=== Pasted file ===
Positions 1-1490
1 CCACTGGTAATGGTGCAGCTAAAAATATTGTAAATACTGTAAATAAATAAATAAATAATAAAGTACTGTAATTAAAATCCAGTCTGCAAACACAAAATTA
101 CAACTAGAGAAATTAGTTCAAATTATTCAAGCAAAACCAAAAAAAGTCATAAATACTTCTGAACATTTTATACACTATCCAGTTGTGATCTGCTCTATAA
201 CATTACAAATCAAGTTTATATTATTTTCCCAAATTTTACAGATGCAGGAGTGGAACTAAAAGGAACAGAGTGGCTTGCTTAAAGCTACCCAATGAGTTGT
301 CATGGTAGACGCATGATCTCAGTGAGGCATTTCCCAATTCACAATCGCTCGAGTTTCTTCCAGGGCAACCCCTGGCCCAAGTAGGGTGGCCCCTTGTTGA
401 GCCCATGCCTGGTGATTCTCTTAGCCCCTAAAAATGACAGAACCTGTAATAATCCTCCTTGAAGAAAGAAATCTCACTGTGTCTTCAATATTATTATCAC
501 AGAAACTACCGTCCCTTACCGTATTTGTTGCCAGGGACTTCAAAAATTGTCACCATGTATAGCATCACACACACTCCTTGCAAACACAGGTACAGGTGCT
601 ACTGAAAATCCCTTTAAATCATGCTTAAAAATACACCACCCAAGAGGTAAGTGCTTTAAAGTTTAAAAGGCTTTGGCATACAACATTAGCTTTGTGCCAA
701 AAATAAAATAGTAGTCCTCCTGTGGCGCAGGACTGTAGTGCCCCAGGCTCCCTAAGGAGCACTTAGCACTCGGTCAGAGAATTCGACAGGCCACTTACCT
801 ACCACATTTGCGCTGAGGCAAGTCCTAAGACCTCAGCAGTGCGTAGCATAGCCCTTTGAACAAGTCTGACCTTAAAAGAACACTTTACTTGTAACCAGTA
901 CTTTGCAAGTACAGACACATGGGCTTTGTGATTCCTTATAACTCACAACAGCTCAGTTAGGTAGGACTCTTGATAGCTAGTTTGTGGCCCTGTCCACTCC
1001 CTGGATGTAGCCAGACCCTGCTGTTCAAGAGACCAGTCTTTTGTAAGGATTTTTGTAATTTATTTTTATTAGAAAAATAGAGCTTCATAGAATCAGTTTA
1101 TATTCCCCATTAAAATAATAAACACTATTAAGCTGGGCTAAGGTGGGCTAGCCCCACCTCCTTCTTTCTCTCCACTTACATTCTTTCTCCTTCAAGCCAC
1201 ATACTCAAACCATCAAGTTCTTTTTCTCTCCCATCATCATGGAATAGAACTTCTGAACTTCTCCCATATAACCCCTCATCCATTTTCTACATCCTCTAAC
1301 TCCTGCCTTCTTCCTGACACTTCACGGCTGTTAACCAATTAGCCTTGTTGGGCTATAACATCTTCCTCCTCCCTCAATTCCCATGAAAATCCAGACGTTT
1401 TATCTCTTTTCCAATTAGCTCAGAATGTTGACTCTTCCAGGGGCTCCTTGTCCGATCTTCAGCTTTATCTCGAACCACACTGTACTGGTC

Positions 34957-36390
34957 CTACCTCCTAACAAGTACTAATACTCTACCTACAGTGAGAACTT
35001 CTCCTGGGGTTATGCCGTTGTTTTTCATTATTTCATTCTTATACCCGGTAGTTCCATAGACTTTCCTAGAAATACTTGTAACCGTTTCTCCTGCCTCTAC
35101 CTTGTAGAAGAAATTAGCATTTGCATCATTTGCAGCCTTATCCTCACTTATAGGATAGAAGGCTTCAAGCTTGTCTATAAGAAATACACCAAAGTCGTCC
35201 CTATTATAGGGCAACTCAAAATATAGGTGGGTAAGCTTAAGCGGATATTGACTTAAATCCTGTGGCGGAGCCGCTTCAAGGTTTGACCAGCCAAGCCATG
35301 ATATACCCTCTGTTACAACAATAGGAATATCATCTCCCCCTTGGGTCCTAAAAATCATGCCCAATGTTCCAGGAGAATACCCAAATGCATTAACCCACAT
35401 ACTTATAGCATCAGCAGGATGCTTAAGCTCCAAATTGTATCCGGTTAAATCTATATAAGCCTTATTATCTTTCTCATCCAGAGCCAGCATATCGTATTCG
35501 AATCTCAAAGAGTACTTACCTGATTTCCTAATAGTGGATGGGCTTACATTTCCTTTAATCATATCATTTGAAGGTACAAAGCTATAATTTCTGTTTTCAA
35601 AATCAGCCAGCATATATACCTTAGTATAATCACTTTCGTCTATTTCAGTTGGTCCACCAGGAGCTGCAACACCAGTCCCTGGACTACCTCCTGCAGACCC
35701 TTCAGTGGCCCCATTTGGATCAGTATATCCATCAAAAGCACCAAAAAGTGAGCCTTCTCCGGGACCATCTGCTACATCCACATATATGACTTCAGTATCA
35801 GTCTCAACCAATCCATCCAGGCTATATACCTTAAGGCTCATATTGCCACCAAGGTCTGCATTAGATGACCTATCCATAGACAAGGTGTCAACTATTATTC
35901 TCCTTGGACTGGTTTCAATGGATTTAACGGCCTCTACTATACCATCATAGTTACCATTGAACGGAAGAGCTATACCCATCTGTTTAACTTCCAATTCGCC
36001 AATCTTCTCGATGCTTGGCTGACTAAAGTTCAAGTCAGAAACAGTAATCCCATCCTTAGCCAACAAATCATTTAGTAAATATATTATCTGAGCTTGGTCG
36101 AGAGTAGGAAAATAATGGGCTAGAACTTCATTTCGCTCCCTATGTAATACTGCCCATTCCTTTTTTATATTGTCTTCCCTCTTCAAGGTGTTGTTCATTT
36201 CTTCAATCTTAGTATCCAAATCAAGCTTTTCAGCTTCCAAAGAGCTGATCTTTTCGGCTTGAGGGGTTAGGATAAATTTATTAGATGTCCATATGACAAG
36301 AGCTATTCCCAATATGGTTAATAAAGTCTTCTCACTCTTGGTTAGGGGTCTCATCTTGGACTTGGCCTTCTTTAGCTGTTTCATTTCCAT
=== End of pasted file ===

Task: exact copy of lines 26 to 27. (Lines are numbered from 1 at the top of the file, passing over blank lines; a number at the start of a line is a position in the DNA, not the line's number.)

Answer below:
35701 TTCAGTGGCCCCATTTGGATCAGTATATCCATCAAAAGCACCAAAAAGTGAGCCTTCTCCGGGACCATCTGCTACATCCACATATATGACTTCAGTATCA
35801 GTCTCAACCAATCCATCCAGGCTATATACCTTAAGGCTCATATTGCCACCAAGGTCTGCATTAGATGACCTATCCATAGACAAGGTGTCAACTATTATTC